Atlanta Braves' Lack Of Trade Deadline Aggression Will Prove Costly

By Jacob Dennis
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Atlanta Braves fans are frustrated, and they should be.

It’s not because the Braves don’t compete. They do. It’s not because Atlanta, dubbed “the team of the 90s”, doesn’t win division titles on a regular basis. They do. It’s not even because the team underperforms at times. Stretches of poor play will happen with every team, including the Braves, over the course of a 162-game season.

It is, however, because the team, front office and management included, seems to be content with regular season success.

Sure, Atlanta is competing again in the division, currently trailing the first place Washington Nationals by just half a game. But this Atlanta team isn’t comprised of the necessary pieces to make a deep run into October.

The starting rotation is solid, but it’s only solid for a team that wants to compete for a division and then fizzle out in October. Julio Teheran has been absolutely dominant for Atlanta this season, but there is a significant drop-off after that. Mike Minor is a popular name that everyone recognizes, but saying he has been awful in 2014 would be a massive understatement. Minor has a 5.23 ERA with a 1.56 WHIP, and the lefty has given up 15 runs over his last three starts. Ervin Santana would make for an awesome 1-2 punch with Teheran if he stays on the tear he’s currently on, but a strong rotation would have Santana as a No. 3 or 4 starter. Aaron Harang and Alex Wood have been decent as well for Atlanta, but both pitchers are probably best suited to be the fifth starter in a good starting rotation.

The Braves’ pitching has had to carry the majority of the burden for Atlanta at times, as the team’s offense will score tons of runs for a few games and then turn into one of the most anemic offenses in all of baseball. So there is absolutely no knock on Atlanta pitching. They’ve done great with what they have, especially with Brandon Beachy and Kris Medlen sidelined.

But why not upgrade the rotation? Why not turn it from merely solid into elite?

A David Price conversation on Twitter sparked rumors that Atlanta might be interested in the Tampa Bay Rays‘ ace, but those rumors were quickly shot down in a disappointing but predictable fashion. There’s no good reason why the Braves shouldn’t make Tampa an offer to land one of the most coveted trade names tossed around this season. Price might even be willing to sign long-term with Atlanta. But the Braves will stay content, just like every other year.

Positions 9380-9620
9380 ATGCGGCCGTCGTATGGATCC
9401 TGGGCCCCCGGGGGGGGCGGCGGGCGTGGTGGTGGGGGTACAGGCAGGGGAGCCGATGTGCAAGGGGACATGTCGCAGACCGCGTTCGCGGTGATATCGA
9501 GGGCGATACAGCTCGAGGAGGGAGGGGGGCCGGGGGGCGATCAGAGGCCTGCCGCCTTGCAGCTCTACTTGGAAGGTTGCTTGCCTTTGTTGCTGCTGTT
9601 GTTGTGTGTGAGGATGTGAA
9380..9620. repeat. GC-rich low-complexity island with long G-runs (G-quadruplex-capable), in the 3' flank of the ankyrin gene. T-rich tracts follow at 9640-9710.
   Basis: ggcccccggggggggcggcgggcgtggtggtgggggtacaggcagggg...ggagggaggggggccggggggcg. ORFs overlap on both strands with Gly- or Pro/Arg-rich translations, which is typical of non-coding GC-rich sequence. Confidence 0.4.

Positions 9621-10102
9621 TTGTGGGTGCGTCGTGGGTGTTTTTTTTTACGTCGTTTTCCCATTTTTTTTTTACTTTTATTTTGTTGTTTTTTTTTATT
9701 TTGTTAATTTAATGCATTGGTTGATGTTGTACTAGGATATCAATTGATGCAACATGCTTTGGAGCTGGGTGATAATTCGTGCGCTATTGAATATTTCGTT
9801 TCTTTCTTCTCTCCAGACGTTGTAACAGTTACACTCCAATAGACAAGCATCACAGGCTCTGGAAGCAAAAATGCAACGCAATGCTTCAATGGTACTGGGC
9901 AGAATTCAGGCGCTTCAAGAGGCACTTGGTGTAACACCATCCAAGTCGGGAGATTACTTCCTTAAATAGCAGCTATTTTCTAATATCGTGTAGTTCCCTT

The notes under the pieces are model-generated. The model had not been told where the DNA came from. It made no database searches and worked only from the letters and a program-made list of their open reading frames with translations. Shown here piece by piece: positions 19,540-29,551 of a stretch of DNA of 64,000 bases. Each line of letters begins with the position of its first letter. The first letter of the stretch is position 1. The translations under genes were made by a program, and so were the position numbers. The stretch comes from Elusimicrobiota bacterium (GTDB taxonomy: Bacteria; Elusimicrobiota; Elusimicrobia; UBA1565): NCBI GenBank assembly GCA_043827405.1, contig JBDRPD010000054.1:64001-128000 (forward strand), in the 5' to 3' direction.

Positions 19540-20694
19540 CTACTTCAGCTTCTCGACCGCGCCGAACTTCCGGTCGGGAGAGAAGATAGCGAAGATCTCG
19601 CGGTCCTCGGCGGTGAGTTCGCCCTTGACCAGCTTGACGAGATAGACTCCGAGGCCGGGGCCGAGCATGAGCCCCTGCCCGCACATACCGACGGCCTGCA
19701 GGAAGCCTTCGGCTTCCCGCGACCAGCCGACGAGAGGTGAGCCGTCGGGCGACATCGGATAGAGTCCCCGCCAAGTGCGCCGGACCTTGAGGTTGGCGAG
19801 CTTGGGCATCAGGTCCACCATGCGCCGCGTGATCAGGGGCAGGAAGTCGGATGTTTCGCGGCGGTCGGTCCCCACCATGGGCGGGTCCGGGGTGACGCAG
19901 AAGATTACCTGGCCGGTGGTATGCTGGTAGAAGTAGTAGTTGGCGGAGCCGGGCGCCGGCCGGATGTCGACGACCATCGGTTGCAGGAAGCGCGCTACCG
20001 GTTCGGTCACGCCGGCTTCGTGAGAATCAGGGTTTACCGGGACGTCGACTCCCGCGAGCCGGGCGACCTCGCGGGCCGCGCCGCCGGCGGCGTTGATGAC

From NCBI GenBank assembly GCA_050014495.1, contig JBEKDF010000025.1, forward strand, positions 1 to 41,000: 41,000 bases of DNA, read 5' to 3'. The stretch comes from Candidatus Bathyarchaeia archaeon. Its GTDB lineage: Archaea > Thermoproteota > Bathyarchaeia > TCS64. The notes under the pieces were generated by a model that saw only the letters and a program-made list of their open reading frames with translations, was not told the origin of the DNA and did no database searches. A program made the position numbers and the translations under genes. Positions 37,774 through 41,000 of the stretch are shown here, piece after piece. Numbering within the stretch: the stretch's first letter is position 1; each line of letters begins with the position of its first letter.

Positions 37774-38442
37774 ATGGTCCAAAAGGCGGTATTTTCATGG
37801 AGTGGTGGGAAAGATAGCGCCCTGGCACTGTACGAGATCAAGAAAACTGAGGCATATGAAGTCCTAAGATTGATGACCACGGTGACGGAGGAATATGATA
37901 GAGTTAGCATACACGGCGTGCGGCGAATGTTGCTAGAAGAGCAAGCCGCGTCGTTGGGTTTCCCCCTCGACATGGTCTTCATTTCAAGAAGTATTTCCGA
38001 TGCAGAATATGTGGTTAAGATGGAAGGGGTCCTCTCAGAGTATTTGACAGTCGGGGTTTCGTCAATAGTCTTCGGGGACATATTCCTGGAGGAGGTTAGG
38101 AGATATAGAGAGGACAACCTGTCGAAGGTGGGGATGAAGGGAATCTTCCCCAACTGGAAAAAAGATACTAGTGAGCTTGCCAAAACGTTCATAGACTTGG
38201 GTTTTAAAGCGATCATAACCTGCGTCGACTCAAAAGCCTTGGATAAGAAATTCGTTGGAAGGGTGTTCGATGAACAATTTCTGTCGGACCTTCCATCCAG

What would Atlanta look like with Price? A starting rotation of Teheran, Price, Santana, Minor and Harang/Wood would be absolutely dominant come playoff time. The Braves would have a great chance of winning any and every October series the team competed in. But, again, Atlanta simply won’t pull the trigger.

And it isn’t that Atlanta fans are demanding Price. Simply adding a reliable arm to the rotation would suffice. Jon Lester‘s name is one of several arms that have been tossed around before the trade deadline. Why not make a run at one of those guys?

Adding a solid bat would be huge for Atlanta as well. The Braves are in the bottom third of baseball in runs scored, so acquiring someone to boost the team’s scuffling bats seems like a logical step for Atlanta to take. Tampa’s Ben Zobrist would probably push Atlanta to the top of the NL East, and adding Marlon Byrd, Josh Willingham or Alex Rios would also be huge for the club.

But the trade deadline is rapidly approaching, and things are mostly silent in the Atlanta camp.

As an example, the Oakland Athletics are one of 2014’s best teams. What did the A’s do before the deadline? They addressed a need. Oakland is one of the best offensive teams in baseball, so they added pitchers Jeff Samardzija and Jason Hammel to boost the rotation.

Oakland will play deep into October.

Will Atlanta even make it to October? Sure, chances are pretty high. But will the Braves, a team content to make no changes at the deadline, play deep into the playoffs? Probably not.

Jacob Dennis is a writer at Follow him on Twitter, “Like” him on Facebook, and add him to your network on Google.

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